ZURICH - Two members of FIFA's executive
committee linked to claims of vote-selling for the 2018 and 2022
World Cup decision were provisionally suspended on Wednesday as
President Sepp Blatter lamented a "sad day for football".
Football's governing body are also probing allegations that
unnamed bidding countries had entered into agreeme
would breach the rules and code of ethics, Claudio Sulser, head
of the ethics committee, told reporters.
FIFA, however, said they did not expect the December 2 decision
on the two tournaments' hosts to be postponed.
"It's a sad day for football," said FIFA president Sepp
Blatter at the end of the conference.
"In football, you have the good players and bad players and
as president of FIFA it is my duty to protect the reputation of
football and FIFA from manipulation or bad behaviour."
The allegations, the result of a Sunday Times investigation
by reporters posing as lobbyists for an American consortium,
have cast a huge shadow over the race to host the 2018 and 2022
where only the 24 executive committee members vote.
England and Russia are bidding to host the 2018 World Cup
along with joint bids from Spain/Portugal and
Belgium/Netherlands while Japan, South Korea, Qatar, United
States and Australia are candidates for 2022.
Sulser said said that Oceania Football Confederation
president Reynald Temarii, a former professional player for
French club Nantes, and Nigeria's Amos Adamu had been banned
from any football-related activity for 30 days over claims they
offered to sell their votes.
Sulser also announced that four more officials - all former
executive committee members - had been suspended "in relation
to an alleged breach of the FIFA statutes, the FIFA code of
ethics and the FIFA disciplinary code linked to the bidding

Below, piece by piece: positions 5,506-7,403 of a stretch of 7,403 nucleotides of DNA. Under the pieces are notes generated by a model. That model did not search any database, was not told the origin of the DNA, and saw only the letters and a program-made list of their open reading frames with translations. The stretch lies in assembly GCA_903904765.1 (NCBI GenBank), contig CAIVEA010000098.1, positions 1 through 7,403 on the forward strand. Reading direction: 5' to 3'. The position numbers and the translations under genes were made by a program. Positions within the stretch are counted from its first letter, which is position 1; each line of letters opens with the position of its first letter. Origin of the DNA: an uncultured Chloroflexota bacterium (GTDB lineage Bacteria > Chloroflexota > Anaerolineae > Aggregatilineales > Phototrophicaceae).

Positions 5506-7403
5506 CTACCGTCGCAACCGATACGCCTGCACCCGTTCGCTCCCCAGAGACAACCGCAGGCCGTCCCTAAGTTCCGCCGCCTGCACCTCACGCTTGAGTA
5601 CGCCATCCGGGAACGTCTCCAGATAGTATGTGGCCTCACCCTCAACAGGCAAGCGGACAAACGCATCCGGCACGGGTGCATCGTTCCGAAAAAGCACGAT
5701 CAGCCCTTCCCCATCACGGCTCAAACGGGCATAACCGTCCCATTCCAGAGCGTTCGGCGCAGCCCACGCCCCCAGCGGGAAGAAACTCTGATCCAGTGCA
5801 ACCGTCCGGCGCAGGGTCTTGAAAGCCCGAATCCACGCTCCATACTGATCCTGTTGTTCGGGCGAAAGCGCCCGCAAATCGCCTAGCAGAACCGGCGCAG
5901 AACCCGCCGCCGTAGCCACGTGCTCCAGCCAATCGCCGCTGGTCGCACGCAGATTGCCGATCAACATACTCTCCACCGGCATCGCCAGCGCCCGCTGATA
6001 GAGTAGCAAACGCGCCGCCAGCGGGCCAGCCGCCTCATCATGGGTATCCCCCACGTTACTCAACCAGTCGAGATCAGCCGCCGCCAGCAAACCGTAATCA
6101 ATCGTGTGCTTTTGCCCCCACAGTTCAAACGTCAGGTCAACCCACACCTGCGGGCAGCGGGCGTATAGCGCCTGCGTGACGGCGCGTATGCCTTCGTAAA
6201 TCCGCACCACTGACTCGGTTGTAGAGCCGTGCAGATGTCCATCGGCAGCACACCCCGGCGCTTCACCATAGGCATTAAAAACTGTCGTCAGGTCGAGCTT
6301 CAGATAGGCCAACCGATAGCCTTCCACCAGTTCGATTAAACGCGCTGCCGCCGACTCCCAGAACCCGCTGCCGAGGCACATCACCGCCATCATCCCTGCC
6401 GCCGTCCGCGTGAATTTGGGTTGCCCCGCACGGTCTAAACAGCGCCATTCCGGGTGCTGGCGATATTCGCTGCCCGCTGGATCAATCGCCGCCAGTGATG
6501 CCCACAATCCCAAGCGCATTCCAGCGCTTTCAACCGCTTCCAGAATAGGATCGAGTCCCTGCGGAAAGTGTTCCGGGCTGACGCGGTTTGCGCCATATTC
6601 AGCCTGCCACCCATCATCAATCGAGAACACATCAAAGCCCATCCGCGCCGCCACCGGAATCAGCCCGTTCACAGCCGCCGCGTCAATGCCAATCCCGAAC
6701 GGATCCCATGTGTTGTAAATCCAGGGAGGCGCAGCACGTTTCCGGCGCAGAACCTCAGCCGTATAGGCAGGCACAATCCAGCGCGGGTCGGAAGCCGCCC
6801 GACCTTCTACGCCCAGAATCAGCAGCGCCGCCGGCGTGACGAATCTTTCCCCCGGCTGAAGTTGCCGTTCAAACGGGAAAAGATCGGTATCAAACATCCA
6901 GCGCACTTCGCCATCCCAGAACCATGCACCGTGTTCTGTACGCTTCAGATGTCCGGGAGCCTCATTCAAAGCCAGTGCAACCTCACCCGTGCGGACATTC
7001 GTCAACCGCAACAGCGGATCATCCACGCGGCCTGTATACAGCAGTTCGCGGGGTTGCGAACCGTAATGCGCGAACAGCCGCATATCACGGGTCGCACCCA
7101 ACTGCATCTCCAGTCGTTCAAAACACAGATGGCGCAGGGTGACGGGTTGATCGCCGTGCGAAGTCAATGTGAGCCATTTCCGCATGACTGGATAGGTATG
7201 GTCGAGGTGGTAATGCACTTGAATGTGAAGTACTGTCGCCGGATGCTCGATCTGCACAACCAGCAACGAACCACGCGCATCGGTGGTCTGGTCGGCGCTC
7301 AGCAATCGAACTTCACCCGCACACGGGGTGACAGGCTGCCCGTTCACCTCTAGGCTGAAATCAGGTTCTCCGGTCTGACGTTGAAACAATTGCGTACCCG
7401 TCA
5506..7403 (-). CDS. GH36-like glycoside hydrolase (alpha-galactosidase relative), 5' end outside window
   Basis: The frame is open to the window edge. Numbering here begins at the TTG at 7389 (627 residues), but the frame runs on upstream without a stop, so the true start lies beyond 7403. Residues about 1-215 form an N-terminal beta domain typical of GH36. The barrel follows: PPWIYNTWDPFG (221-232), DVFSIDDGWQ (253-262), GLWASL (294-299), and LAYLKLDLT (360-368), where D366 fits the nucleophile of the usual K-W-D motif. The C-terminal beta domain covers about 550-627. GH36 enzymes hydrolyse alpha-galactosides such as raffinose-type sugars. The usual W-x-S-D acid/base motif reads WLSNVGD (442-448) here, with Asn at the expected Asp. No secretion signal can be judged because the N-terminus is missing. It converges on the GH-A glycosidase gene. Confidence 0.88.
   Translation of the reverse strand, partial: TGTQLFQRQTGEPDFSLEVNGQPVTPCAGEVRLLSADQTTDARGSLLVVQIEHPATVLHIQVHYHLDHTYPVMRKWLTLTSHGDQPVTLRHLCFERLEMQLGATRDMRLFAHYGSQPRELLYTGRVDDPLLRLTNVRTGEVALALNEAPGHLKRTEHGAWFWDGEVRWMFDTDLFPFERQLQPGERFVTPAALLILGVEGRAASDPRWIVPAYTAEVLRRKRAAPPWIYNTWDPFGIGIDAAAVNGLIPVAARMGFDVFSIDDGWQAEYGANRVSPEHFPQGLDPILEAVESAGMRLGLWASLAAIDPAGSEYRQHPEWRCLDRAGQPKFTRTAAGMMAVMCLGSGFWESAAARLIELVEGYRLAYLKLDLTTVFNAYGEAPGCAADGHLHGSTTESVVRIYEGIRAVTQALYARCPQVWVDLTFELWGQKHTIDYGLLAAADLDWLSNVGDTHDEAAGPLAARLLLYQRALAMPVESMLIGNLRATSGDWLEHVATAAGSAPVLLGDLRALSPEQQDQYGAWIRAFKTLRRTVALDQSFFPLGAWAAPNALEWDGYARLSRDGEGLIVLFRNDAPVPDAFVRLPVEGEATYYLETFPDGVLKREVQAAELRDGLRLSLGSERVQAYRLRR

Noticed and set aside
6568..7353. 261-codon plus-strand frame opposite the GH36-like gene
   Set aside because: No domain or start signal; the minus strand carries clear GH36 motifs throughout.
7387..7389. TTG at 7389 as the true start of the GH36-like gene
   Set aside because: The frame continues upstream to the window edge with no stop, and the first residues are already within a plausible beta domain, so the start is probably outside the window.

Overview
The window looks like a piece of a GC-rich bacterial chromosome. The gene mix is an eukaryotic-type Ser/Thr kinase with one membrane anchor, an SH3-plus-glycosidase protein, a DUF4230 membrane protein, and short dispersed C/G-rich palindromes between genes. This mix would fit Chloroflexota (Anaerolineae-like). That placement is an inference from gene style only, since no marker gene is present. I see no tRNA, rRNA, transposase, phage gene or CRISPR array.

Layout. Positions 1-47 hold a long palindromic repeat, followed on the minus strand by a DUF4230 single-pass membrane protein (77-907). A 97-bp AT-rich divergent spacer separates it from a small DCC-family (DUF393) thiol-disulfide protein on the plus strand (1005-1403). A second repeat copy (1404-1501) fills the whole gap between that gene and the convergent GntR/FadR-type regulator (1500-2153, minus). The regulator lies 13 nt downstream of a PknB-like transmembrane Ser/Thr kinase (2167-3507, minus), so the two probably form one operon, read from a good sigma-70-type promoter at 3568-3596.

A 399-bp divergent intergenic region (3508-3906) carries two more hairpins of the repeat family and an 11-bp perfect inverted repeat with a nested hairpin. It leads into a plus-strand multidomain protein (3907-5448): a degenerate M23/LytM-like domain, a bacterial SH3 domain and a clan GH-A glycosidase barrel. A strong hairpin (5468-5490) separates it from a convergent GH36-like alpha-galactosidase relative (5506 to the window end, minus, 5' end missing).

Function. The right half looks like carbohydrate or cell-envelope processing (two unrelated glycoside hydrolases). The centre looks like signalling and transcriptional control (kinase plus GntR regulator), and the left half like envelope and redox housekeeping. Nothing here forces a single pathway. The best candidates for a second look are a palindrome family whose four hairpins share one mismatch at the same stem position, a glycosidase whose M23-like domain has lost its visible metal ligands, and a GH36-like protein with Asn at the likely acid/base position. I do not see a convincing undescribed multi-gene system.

process for the 2018 and 2022 FIFA World Cups".
They were named as Slim Aloulou (Tunisia), Amadou Diakite
(Mali), Ahongalu Fusimalohi (Tonga) and Ismael Bhamjee
(Botswana). In 2006, Bhamjee was sent home from the World Cup in
Germany and subsequently quit the executive committee for
selling match tickets at three times their face value.
A final decision on the matter would be taken in
mid-November, said Sulser, a lawyer and former Switzerland
"We need to guarantee that the individuals affected can
defend themselves," he said "We don't want a public trial of any
sort, we want to respect their rights.
"But we have a zero tolerance policy... to protect the
ethics of FIFA, its image and football in general. We need to
respect all footballers, pros, amateurs and those who play
merely for fun.
"The evidence that has been presented to us today has led us
to take this provisional measure, as we considered that the
conditions were definitely met to take this decision and we deem
that it is crucial to protect the integrity of the 2018 and 2022
FIFA World Cup bidding process."
General-secretary Jerome Valcke denied that the bidding
process, which has seen explicit electoral campaigning and bid
leaders openly approaching executive committee members, was
"The process for 2018 and 2022 has been perfectly well
managed and organised," he said.
"There was no discussion about the postponement of the
decision on December 2 and there is no question about the process of
awarding these World Cups together on December 2."
But he added: "It's not a nice thing to go through. After
South Africa everyone was talking about football and what
football can achieve, all the social aspects and everything we
are doing around the world to develop football."
A clearly shaken Blatter admitted FIFA needed to restore its
credibility when he entered at the end to make his address.
"As president of FIFA, I appeal and expect all members of
the FIFA family to behave in an honest and respectful manner,"
"Let us do our job and clarify the situation and bring back
credibility to FIFA. We will try to do it but with more than one
billion people involved in football, you can't expect that
everyone behaves the way we would like.
"I was surprised that you (reporters) asked if FIFA was
corrupt," he added. "FIFA is a well recognised organisation and
"The good thing is that we have reacted immediately."
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